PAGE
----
- Author: Marianne Bird
75% of 4-H teens who taught the Youth Experiences in Science Project to younger youth reported more confidence in public speaking and all felt they had made an important contribution to their community through the project.
In 2015, only 38% of 4th grade students in the U.S. scored at or above proficient in science. The gap in science literacy is especially prominent for youth of color. The need to improve scientific knowledge and critical thinking is pressing as these young people are the decision-makers and problem-solvers of tomorrow.
California communities also need active, involved citizens of all ages. Through service-learning projects, youth see themselves as leaders, learn to appreciate the value of contributing to their communities, and strengthen their skills for the workforce. The future of our workforce, and our communities, depends on a science literate and engaged citizenry.
How UC Delivers
During the 2018-19 school year, 17 teenagers delivered the 4-H Youth Experiences in Science Project (YES Project) to 334 five to eight year-olds attending afterschool or summer programs in Sacramento. The 4-H YES Project, created by UC ANR through a National Science Foundation grant, is a teen-led curriculum designed to engage younger youth in inquiry and discovery. It is both a science education program for children and a service-learning opportunity for teenagers.
After attending 10 hours of training and equipped with science kits and enthusiasm, teen volunteers led weekly science sessions to encourage children to ask questions and seek answers through observation and experimentation. Utilizing bubbles, snails, worms, and recyclables, teenagers averaged two hours a week working in teams with peers and an adult coach to organize and deliver their lessons. They committed to one semester (though many volunteered for a year or more) and taught at nine sites, all in schools where at least 50% of students qualified for free or reduced lunches. Sixty-five percent of youth who participated were African American or Hispanic.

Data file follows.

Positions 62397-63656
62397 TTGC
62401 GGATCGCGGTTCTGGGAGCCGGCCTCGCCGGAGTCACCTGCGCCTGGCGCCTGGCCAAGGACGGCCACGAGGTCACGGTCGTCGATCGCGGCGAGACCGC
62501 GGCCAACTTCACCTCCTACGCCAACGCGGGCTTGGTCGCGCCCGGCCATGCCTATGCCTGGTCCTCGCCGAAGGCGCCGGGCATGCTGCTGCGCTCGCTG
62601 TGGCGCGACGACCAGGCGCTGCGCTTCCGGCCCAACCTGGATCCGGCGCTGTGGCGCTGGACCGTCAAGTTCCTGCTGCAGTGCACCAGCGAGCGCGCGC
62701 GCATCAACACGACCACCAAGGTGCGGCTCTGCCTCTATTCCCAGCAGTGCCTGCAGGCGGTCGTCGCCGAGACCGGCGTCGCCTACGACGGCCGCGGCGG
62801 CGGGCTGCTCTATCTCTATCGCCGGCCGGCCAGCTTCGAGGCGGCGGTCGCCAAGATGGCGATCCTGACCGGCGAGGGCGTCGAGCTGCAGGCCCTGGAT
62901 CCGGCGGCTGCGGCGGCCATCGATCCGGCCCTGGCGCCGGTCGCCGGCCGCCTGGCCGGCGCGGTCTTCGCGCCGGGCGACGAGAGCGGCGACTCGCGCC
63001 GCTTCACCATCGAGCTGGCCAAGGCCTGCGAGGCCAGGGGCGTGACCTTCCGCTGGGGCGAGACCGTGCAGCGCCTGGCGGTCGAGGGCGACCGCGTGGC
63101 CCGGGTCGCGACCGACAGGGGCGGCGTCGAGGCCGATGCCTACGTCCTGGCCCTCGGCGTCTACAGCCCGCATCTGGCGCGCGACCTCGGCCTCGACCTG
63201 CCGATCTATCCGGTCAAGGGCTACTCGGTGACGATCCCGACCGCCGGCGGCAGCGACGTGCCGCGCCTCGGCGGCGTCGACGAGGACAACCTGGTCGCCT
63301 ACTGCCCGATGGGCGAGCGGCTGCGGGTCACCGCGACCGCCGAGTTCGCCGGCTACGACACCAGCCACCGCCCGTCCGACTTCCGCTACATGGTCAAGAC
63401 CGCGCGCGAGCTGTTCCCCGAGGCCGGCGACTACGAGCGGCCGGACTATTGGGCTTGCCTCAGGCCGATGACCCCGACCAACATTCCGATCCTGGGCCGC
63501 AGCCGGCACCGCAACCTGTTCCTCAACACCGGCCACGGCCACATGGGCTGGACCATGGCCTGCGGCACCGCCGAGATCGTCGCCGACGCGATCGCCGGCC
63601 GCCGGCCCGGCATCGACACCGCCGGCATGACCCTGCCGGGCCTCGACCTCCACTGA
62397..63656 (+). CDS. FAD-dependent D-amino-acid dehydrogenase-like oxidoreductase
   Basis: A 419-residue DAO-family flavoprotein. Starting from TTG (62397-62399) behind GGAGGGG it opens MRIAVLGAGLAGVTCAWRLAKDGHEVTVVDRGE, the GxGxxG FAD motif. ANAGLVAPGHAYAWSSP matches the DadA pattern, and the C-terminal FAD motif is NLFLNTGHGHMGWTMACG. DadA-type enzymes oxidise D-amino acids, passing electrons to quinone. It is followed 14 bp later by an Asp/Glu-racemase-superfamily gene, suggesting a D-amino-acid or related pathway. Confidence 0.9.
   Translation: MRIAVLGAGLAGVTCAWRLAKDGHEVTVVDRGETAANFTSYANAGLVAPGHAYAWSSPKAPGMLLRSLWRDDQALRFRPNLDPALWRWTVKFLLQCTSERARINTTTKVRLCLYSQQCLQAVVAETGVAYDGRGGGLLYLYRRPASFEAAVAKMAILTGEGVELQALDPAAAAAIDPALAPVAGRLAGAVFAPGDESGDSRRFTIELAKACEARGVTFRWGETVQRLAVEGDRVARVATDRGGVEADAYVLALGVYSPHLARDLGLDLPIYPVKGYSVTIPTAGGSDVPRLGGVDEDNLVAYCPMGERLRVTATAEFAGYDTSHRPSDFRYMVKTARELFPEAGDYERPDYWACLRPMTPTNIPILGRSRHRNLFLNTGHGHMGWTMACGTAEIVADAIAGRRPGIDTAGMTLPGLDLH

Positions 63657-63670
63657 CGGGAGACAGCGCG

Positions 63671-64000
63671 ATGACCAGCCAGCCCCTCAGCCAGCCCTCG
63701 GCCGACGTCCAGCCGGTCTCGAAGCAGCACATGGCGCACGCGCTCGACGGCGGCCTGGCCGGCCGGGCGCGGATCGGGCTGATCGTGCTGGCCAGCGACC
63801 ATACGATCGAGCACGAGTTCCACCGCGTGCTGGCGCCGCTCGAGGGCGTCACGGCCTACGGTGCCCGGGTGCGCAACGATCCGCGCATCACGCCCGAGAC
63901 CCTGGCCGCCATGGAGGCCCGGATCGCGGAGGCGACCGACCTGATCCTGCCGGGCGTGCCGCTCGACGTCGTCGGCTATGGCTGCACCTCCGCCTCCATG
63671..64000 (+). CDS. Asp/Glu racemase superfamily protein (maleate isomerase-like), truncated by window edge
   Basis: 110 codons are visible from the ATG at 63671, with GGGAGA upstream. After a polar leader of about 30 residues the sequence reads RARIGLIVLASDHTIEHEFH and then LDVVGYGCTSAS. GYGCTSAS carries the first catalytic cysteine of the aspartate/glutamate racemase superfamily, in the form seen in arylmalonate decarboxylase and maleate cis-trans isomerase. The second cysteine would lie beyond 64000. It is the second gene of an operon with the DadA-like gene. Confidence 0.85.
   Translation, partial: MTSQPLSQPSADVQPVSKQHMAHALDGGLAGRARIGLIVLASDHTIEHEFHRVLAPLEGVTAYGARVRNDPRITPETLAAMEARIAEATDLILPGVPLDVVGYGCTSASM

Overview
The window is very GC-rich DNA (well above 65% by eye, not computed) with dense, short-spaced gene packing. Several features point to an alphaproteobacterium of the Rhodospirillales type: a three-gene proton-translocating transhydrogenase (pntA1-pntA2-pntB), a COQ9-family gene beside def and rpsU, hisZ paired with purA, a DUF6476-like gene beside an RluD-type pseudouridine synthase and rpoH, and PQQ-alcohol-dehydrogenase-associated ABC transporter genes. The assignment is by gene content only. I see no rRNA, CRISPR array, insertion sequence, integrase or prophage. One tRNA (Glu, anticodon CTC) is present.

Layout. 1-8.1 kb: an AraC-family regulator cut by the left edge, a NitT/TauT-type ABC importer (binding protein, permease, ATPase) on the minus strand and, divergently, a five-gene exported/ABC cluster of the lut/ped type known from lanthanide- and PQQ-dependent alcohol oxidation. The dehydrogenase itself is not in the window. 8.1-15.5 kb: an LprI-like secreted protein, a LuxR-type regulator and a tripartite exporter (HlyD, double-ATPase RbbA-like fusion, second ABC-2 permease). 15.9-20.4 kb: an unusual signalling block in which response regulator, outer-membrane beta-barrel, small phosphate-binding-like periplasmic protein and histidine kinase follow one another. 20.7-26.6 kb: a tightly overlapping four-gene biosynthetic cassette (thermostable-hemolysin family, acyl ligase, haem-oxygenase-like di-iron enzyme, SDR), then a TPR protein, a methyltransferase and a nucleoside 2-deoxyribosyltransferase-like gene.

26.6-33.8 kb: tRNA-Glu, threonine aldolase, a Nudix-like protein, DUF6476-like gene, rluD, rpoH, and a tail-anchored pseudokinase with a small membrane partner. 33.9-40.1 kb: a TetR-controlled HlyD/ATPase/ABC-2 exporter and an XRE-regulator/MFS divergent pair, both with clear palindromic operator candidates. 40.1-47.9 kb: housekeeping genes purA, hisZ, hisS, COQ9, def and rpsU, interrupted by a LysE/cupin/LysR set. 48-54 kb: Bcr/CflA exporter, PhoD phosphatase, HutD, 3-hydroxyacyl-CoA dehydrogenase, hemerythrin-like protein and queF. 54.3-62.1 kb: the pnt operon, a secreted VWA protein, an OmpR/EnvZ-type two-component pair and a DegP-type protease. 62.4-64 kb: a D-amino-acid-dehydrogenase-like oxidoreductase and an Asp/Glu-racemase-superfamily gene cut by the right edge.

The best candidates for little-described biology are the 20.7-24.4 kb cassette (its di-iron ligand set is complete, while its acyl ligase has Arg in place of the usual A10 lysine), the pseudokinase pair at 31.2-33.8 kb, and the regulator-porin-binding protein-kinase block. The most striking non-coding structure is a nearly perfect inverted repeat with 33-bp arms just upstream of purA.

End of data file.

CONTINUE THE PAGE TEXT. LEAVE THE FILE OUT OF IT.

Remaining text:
The program encourages problem-solving and an interest in science. For teens, it provides new experiences, a chance to make a real difference in their communities, and opportunities to explore potential career choices.
Feedback from teens and their coaches indicate that young program participants look forward to the YES Project. “The kids get so excited when they see us,” said one teen when asked about her favorite part of the program, “and that's so sweet!” In addition, as a result of their YES experience, 75% of teens reported feeling more confident in public speaking and 66% said they had improved their planning skills. All reported feeling as though they had made an important contribution to their community.
Research shows that such civic engagement for teenagers is positively associated with gains in education attainment and income. It also suggests that “among youth, volunteering plays a valuable role in shaping how youth learn to interact with their community and develop the skills, values and sense of empowerment necessary to become active citizens.” In this way, UC ANR increases effective public leaders and civic engagement, contributing to the public value of developing a qualified workforce for California.